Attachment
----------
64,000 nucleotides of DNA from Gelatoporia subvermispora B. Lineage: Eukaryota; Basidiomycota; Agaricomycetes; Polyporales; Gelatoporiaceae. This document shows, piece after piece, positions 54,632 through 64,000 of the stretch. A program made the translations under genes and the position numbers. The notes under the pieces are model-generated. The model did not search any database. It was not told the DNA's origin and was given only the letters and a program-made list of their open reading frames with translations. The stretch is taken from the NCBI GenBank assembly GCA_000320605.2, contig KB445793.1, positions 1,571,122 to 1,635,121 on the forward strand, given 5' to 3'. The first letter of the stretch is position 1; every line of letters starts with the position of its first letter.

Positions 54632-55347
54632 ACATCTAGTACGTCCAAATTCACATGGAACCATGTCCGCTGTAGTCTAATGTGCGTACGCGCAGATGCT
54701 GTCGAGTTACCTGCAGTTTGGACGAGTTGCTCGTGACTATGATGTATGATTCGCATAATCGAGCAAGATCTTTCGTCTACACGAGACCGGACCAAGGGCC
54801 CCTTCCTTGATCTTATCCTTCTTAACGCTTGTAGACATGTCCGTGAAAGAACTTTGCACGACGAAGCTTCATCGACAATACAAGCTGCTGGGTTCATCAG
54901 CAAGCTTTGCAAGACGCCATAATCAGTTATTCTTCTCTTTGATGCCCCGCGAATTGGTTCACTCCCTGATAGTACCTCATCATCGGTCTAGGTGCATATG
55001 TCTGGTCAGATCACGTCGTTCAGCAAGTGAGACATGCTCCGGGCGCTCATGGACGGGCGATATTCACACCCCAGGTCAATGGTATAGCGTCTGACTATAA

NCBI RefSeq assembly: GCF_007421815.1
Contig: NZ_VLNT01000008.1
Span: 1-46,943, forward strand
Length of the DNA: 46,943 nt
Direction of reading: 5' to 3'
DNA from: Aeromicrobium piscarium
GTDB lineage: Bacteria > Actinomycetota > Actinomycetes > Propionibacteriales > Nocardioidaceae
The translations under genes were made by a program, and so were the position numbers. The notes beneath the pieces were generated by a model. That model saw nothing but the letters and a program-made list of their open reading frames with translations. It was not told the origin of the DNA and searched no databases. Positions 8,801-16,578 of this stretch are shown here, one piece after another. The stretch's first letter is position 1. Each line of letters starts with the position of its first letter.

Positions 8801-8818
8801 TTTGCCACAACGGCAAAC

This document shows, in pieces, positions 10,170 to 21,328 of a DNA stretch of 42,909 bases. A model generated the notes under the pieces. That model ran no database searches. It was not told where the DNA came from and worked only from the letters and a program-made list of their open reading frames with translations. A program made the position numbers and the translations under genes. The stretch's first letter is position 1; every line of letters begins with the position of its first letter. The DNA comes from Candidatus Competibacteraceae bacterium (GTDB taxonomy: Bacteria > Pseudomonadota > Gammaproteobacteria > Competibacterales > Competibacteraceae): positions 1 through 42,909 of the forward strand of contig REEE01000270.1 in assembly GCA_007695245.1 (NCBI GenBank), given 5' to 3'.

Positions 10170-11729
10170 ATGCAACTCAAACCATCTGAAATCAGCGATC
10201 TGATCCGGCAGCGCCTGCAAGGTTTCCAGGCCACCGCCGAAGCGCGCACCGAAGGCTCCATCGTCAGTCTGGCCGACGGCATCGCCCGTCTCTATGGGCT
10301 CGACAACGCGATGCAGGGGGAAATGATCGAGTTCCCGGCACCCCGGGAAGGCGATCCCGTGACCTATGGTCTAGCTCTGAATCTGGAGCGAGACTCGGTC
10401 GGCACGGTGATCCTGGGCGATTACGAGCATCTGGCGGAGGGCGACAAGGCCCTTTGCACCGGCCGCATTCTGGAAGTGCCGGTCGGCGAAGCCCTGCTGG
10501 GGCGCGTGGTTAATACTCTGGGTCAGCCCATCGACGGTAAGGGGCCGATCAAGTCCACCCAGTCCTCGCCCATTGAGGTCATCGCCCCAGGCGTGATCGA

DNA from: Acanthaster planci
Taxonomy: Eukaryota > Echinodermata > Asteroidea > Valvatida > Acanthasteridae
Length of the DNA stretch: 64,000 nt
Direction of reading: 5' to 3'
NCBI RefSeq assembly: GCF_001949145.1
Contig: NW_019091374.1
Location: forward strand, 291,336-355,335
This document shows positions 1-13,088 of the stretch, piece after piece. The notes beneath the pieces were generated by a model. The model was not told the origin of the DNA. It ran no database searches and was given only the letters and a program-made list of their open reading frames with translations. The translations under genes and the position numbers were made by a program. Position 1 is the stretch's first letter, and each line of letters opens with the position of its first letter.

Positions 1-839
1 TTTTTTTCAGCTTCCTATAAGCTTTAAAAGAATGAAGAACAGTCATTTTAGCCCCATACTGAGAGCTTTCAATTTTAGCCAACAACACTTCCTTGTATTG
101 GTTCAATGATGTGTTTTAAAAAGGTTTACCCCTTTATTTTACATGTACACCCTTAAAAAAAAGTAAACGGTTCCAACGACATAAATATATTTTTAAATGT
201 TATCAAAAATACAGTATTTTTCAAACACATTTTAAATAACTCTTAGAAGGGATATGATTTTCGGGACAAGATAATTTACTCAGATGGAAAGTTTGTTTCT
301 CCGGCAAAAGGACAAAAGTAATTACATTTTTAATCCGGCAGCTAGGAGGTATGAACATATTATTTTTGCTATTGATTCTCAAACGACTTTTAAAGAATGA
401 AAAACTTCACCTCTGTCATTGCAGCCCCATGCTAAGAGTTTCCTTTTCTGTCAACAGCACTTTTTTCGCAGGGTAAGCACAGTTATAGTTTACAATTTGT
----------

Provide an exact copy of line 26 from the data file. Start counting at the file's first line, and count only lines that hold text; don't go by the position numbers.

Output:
Taxonomy: Eukaryota > Echinodermata > Asteroidea > Valvatida > Acanthasteridae